4. The [governing body] further finds that:
    • Storing data in open data formats, free of any restrictions or cost to use, guarantees that the encoding of the data is not tied to a single software provider;
    • Complete documentation of formats used to encode data ensures that data files could be read at a future time, by writing new software to interpret the data files, even if the original software that encoded it was unavailable due to lack of computer hardware or software;
    • Many data formats are extensible and it is important that the extensions to open data formats also be documented and have the other defined characteristics of an open data format, so that the entirety of the original format plus the extensions also are open;
    • Open data format software encourages exchange of data between different software products, and
    • Properly designed encryption systems depend on the secrecy of keys and other information that is distinct from the format in which data is stored, thus public knowledge of a data format used to store encrypted data will have no negative effect on the security of that format.
  5. Therefore, it is in the public interest that [government] use open data format software in all of its computing functions.

Be It Enacted by the [people]:


  • 'Open data format' means a data format that encodes computer data in such a way that the encoding:
    (A) Is free for all to implement and use in perpetuity, with no royalty or fee;
    (B) Has no restrictions on the use of data stored in the format;
    (C) Has no restrictions on the creation of software that stores, transmits, receives or accesses data codified in such way;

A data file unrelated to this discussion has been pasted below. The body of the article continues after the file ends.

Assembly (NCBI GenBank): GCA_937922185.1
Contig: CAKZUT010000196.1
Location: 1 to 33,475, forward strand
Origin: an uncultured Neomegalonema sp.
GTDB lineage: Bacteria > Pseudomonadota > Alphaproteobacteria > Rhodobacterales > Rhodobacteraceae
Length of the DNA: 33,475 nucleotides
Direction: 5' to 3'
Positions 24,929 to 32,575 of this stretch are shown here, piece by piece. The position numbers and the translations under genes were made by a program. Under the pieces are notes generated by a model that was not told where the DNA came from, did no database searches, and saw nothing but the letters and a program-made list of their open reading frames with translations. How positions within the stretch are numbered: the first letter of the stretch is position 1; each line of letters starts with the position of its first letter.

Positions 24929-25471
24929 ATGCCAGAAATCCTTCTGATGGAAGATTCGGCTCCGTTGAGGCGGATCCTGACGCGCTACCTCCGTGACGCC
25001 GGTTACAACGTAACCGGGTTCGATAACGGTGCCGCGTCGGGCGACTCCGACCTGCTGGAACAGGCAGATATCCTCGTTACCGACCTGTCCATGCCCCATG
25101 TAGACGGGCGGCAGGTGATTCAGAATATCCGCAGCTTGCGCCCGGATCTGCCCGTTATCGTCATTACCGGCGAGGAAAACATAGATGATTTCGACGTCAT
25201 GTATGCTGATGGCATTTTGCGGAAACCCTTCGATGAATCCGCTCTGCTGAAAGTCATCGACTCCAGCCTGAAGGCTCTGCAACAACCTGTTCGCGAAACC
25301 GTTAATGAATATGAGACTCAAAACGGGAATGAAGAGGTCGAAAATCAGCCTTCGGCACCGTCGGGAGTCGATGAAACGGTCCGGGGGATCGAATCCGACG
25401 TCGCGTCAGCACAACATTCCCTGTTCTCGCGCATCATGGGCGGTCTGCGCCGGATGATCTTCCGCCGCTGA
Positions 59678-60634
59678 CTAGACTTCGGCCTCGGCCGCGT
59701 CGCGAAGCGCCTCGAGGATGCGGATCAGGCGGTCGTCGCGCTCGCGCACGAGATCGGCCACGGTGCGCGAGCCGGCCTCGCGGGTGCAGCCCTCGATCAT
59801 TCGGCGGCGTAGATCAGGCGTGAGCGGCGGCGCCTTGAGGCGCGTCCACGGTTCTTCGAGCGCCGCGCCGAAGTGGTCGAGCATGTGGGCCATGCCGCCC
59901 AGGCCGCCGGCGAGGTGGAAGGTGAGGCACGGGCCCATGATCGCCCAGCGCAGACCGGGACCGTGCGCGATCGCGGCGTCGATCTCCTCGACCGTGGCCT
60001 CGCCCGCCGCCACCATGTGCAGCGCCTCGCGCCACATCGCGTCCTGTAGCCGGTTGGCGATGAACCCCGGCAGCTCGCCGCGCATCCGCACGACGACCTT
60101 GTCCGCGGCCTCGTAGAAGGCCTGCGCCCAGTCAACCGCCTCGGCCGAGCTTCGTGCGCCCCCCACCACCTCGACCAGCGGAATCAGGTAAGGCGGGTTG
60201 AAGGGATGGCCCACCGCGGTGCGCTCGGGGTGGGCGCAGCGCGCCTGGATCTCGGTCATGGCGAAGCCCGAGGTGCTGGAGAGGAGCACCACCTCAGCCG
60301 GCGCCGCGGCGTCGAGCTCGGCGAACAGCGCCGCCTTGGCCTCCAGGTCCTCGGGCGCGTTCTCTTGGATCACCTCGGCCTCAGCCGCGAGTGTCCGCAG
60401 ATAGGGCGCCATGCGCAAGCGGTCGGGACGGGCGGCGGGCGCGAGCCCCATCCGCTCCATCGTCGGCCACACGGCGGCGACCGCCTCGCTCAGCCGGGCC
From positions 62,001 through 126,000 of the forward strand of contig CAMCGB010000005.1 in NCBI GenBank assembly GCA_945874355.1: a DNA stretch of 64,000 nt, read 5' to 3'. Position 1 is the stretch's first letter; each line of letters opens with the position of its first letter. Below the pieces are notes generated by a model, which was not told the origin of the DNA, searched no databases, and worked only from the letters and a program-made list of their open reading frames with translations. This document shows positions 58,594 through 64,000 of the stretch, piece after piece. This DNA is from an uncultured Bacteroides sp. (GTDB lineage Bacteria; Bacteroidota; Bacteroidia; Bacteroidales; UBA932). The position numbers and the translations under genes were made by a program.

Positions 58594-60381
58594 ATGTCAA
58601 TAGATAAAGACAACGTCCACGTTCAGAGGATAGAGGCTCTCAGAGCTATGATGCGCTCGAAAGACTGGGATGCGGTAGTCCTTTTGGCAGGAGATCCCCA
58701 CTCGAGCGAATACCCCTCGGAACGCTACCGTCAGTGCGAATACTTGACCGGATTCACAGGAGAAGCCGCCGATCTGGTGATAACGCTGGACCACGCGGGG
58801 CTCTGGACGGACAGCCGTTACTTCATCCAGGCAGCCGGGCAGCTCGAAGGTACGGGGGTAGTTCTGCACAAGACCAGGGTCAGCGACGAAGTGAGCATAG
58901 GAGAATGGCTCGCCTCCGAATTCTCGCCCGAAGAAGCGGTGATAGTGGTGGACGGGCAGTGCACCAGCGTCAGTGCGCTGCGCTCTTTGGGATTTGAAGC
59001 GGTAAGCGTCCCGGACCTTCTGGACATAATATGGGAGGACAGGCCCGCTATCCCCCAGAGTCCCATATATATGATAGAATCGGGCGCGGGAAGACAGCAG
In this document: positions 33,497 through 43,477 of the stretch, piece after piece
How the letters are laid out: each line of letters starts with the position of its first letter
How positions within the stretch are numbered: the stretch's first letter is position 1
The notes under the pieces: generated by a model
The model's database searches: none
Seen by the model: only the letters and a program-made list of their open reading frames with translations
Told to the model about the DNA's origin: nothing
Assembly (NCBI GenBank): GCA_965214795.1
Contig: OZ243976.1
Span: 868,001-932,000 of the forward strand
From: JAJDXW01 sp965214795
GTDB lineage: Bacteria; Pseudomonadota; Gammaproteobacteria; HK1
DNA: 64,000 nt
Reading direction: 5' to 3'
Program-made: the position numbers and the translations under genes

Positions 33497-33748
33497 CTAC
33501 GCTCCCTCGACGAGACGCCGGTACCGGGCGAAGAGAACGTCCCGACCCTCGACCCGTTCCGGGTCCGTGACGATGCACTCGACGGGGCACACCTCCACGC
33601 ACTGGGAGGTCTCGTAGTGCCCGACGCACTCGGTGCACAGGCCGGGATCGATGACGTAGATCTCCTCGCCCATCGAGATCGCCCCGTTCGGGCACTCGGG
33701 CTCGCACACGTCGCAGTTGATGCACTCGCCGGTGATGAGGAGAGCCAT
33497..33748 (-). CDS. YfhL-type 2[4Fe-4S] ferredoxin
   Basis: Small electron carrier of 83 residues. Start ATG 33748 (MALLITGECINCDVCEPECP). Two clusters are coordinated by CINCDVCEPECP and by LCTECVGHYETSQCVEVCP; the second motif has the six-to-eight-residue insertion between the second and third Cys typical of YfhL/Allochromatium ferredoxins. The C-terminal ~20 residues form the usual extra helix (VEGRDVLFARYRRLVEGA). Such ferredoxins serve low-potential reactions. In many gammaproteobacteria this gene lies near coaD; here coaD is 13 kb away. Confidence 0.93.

(D) Has a specification available for all to read, in a human-readable format, written in commonly accepted techical language;
    (E) Is completely documented, so that anyone can write software that can read and interpret the complete semantics of any data file stored in the data format.
    (F) If it allows extensions, all extensions of the data format must themselves be documented and have the other herein defined characteristics of an open data format for;
    (G) Allows any file written in that format to be identified as adhering or not adhering to the format.
  • If a data format includes any use of encryption, the encryption algorithm must be usable on a royalty-free, non-discriminatory manner in perpetuity, and documented such that anyone in possession of the appropriate encryption key or keys shall be able to write software to unencrypt the data.
  • A format that is not an open data format shall be referred to as a restricted format.


  • All computer data that [government] stores shall be in an open format. This includes any data that is stored on [government] computers, or exchanged between a [government] computer and a computer outside of [government].
  • The data formats covered by this bill do not include the following:
    (A) Protocols used for network communication;